Ghani said Thursday that he would not have convened a Loya Jirga to approve the release without the U.S. request, but said the Afghan elders’ sign-off signaled national consensus. “Until this issue, there was a consensus on the desirability of peace, but not on the cost of it. We’ve now paid the major installment on costs, and that means peace will have consequences,” he said, answering a question from TIME during remarks to the Council on Foreign Relations. “The list is likely to pose a danger both to us, and to you, and to the world, because it has drug dealers and hardened criminals.”

Many of the prisoners that Ghani has agreed to release are convicted murderers, and some have ties to al-Qaeda, the group the U.S. went to war to eliminate, current and former Afghan officials tell TIME. Putting Noorzai back in action as well would add one more skilled player to the global drug trade, with Afghanistan already the world’s largest producer of heroin, the proceeds of which western officials say will end up funding the Taliban. “They are trying to go back to business as usual,” says Gretchen Peters, who studied the Afghan drug trade, and now runs the private intelligence organization CINTOC that tracks hidden criminal networks. “Haji Bashir Noorzai was the original financier and protector of the Taliban,” skilled in exporting heroin and importing weapons, she says.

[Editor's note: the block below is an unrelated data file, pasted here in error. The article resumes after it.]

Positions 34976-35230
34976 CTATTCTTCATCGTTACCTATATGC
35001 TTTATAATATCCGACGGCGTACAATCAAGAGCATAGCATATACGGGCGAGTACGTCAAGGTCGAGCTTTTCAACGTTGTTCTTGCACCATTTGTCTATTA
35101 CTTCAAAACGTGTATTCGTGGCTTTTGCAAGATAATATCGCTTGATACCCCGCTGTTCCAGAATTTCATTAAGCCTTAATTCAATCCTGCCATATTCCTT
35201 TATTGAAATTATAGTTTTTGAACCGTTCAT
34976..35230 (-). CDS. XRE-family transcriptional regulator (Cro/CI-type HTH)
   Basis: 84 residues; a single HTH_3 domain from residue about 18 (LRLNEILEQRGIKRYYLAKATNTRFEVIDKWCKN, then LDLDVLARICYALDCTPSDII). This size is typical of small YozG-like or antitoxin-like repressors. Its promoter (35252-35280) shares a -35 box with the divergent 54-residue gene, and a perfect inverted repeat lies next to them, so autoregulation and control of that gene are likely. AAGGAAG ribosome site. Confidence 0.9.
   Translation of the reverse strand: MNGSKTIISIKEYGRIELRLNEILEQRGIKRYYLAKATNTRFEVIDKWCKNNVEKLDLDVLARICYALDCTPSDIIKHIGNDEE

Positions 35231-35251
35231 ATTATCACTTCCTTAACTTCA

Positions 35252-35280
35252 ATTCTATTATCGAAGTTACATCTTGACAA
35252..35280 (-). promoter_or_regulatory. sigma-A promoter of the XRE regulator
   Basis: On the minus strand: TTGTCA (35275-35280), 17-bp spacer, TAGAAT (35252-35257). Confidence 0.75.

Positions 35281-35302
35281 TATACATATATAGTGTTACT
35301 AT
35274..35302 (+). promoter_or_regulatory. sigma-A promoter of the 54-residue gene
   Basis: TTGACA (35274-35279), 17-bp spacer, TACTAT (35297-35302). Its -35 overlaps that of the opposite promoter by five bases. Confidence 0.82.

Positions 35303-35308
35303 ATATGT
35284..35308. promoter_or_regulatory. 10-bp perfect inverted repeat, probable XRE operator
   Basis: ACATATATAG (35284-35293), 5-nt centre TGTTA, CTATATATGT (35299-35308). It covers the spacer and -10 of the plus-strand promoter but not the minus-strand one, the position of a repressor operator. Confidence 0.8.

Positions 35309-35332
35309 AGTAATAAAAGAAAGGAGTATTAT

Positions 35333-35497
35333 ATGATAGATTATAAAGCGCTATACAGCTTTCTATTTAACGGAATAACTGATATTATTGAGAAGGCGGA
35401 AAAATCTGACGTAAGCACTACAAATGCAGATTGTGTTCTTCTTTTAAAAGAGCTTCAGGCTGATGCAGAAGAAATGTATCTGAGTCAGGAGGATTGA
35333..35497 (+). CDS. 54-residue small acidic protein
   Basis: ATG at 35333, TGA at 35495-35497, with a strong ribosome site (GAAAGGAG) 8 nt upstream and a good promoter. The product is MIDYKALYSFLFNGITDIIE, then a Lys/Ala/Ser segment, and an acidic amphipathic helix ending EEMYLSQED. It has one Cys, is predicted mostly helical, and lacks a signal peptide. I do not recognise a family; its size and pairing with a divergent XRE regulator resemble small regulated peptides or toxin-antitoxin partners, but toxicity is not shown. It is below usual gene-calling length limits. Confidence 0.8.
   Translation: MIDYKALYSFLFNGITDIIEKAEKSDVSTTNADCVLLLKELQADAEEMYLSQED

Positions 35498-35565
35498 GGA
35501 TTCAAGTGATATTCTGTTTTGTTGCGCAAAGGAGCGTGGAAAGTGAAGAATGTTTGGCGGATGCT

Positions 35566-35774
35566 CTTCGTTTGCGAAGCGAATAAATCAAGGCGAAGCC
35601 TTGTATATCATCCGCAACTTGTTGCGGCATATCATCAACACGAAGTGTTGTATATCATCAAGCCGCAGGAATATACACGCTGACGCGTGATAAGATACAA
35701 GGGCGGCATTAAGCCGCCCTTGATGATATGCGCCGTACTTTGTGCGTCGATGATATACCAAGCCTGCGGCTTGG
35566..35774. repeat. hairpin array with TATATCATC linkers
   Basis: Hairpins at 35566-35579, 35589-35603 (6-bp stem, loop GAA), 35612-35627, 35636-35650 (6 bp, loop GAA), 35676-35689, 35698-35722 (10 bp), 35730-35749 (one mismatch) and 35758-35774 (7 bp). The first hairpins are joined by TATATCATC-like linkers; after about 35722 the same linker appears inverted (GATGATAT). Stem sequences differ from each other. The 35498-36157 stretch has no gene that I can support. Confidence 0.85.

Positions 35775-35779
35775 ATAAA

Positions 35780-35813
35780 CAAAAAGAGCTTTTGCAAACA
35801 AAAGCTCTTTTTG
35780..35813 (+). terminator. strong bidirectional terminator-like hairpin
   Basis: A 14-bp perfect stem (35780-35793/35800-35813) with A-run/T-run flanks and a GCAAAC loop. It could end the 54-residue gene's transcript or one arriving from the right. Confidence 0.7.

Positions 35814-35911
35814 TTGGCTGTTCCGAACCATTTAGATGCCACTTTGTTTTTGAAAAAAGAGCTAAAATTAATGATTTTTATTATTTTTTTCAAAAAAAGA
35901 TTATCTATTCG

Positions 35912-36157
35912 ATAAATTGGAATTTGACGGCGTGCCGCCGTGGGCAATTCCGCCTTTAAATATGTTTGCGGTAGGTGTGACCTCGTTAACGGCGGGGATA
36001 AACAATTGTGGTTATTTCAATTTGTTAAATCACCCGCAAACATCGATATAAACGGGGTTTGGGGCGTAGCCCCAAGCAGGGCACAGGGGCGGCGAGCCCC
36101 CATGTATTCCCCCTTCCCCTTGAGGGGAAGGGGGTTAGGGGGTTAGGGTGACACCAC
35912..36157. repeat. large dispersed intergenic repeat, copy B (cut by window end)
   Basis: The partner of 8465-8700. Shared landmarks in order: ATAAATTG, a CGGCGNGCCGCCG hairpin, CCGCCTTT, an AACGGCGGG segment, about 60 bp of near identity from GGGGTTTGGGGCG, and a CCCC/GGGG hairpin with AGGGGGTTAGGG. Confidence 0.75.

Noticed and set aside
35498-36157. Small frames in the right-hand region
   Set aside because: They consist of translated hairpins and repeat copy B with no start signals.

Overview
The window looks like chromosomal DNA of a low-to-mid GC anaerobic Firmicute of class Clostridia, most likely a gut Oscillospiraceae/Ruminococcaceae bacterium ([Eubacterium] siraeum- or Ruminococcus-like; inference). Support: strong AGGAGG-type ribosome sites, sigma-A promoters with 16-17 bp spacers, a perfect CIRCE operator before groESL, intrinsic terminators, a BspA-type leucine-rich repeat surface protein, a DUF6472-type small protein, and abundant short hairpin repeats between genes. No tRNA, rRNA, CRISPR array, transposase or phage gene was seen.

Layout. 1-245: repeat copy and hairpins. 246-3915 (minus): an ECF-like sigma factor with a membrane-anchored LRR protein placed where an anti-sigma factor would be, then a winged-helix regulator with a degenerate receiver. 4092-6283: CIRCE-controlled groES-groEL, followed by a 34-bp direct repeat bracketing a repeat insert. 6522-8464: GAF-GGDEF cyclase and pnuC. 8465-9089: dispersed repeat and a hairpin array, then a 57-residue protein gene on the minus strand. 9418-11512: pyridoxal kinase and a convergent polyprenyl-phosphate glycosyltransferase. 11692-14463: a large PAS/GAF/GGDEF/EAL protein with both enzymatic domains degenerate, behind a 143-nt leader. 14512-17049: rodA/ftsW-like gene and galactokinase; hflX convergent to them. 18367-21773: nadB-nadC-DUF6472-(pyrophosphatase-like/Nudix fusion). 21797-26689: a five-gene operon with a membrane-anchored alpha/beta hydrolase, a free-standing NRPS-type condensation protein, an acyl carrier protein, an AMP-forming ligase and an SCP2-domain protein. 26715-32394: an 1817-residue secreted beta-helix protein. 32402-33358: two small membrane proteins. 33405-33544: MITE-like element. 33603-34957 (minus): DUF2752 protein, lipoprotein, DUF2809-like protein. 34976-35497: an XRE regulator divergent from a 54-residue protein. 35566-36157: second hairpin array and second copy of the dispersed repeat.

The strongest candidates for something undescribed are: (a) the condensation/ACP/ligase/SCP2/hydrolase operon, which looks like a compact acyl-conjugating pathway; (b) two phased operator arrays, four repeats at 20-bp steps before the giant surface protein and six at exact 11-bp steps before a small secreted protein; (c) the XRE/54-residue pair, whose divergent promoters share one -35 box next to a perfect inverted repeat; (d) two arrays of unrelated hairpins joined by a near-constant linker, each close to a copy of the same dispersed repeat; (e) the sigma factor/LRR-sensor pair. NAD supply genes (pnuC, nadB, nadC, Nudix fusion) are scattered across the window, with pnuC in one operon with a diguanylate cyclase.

For U.S. allies, the Afghan prisoner release is the latest in a string of gut-punches and foreign policy surprises. Australia’s Prime Minister Scott Morrison told reporters that he’d asked Trump to stop the release of an Afghan soldier convicted of an insider attack that killed three Australian soldiers.

On Thursday, Ghani confirmed he’d also received the Australian request. “My heart goes out to the families,” he said in answer to a question from TIME. “It is a heinous crime and we will see how we can resolve it.”

Those Australian soldiers and other NATO troops were only in the country because, after 9/11, the U.S. invoked NATO’s Article 5, a clause that requires other members to come to its aid.

Now NATO members fear Trump will announce an early complete drawdown that could leave their nations vulnerable, two senior European officials say, speaking anonymously to discuss their frustrations with what they call a once-reliable ally. “We went to war for them, and we can’t stay in the country without them,” says one of the officials, adding that Europeans are worried that they will bear the brunt of future attacks if Afghanistan once again becomes a safe haven for terrorists as U.S. troops depart.

For Ghani’s government, the push to release the prisoners has been one more in a series of what Afghan officials describe as bullying demands by the Trump Administration. Multiple Afghan officials say the prisoner release effort is driven by Khalilzad’s personal ambition to burnish his reputation and legacy by delivering on Trump’s pledge to “bring our troops home” — or at least to bring the numbers lower than the 8,600 troops left there by the Obama Administration when Trump took office.